I’m happy to support the org, because I do feel that — especially with younger people in the industry, especially with indies, the impact of depression and anxiety and the pressures of releasing a game and dealing with the conflict between your internal creative process and all the external forces of what it takes to make a game, it’s very stressful.

GamesBeat: Just in time for Mike Gallagher to say crunch hasn’t been a problem for 10 years and for the WHO to consider video games a possible addiction.

Edwards: Exactly. Like many people, I’ve been very involved in those discussions. The WHO one was — it was interesting that they took this approach, but — I was the interim ED of Take This at the time. I turned automatically to our clinical director and asked, “What do you think?” He deals with people who deal with all kinds of issues — both in the industry and on the gamer side — all the time. I asked what our response should be. Of course, my gut reaction as someone from the industry is that this is total BS, but we have to keep an open mind about it.

His reaction, as we had several discussions — he said, “My gut sense is that it’s not really a disorder in the clinical sense. But we honestly don’t have enough research to prove either way.” That was the response we issued. We think that the WHO’s declaration is way too premature. We need a better call for research. That was counter to some other voices — for example, some major trade associations out there — who were saying that it’s ridiculous and there’s no proof at all. I think we need to be honest with ourselves. Do we truly, at this point in the evolution of games as a medium, understand every potential impact that it has? I’d say no, we don’t. There isn’t enough research.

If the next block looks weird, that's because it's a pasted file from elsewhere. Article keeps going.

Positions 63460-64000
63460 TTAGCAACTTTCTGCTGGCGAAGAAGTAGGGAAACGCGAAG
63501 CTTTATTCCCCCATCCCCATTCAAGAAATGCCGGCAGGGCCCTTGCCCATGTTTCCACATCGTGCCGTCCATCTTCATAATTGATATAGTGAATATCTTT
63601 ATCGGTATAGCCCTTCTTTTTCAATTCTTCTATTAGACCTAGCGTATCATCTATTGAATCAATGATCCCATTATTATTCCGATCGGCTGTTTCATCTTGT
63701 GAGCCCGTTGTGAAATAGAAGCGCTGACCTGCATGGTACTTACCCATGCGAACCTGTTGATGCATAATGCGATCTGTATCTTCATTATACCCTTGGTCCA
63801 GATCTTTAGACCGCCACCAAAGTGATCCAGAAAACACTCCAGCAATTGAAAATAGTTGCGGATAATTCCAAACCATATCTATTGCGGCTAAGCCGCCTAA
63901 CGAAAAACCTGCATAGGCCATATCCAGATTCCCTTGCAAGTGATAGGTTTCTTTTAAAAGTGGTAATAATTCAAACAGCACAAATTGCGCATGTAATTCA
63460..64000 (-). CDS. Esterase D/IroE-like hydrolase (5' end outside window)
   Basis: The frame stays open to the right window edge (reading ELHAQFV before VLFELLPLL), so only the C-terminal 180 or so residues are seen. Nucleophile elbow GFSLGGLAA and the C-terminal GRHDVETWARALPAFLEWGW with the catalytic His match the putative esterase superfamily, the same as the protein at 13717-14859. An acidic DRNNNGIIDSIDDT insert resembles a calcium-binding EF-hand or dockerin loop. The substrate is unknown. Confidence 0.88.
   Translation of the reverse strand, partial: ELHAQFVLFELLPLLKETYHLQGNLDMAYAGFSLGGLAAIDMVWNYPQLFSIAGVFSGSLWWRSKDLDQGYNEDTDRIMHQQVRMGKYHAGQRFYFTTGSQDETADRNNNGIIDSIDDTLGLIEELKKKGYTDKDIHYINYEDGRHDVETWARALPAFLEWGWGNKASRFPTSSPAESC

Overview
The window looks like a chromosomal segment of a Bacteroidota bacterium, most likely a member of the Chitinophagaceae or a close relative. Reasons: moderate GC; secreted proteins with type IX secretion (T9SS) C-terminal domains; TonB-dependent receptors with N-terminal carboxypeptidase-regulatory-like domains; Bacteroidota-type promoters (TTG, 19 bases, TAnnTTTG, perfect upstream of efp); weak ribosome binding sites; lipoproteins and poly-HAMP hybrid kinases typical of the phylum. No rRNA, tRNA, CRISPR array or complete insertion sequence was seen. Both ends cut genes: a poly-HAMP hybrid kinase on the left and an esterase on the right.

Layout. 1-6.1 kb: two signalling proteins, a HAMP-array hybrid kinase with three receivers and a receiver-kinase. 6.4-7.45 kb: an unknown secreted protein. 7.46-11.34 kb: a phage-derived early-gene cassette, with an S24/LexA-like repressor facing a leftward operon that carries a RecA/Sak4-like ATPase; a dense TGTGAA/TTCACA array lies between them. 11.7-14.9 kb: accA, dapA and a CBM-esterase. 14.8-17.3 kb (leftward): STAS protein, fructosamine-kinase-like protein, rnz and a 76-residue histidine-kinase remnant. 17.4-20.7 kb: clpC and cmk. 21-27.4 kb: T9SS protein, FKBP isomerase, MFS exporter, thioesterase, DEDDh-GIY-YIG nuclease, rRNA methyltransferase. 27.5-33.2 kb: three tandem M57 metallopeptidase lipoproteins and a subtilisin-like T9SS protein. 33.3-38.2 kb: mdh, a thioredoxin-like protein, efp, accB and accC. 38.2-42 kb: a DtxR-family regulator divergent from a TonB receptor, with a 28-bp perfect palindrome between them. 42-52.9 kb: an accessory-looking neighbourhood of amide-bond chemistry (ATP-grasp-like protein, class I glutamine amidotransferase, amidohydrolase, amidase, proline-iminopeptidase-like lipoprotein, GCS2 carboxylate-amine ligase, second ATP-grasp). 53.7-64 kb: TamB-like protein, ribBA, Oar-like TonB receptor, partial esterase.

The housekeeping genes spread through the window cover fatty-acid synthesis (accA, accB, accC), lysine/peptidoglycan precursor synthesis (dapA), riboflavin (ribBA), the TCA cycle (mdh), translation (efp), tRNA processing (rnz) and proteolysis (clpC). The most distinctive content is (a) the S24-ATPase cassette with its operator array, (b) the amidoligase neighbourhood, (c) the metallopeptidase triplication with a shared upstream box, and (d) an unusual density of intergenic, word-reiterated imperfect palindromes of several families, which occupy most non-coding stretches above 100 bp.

GamesBeat: I was of the mind that you can be addicted to anything you’re passionate about. Why pick on video games?

Edwards: That was part of our take as well. Any form of media can be an addiction. I know people who binge watch. Media can trigger certain behaviors in human beings. It’s not just games. Even the whole issue about violence in games. Do games cause violence? I’d vehemently say no. Games don’t cause violence. Do games bring out violent tendencies that might already exist in someone? Potentially. But so can film. So can television. All these other forms could bring that out.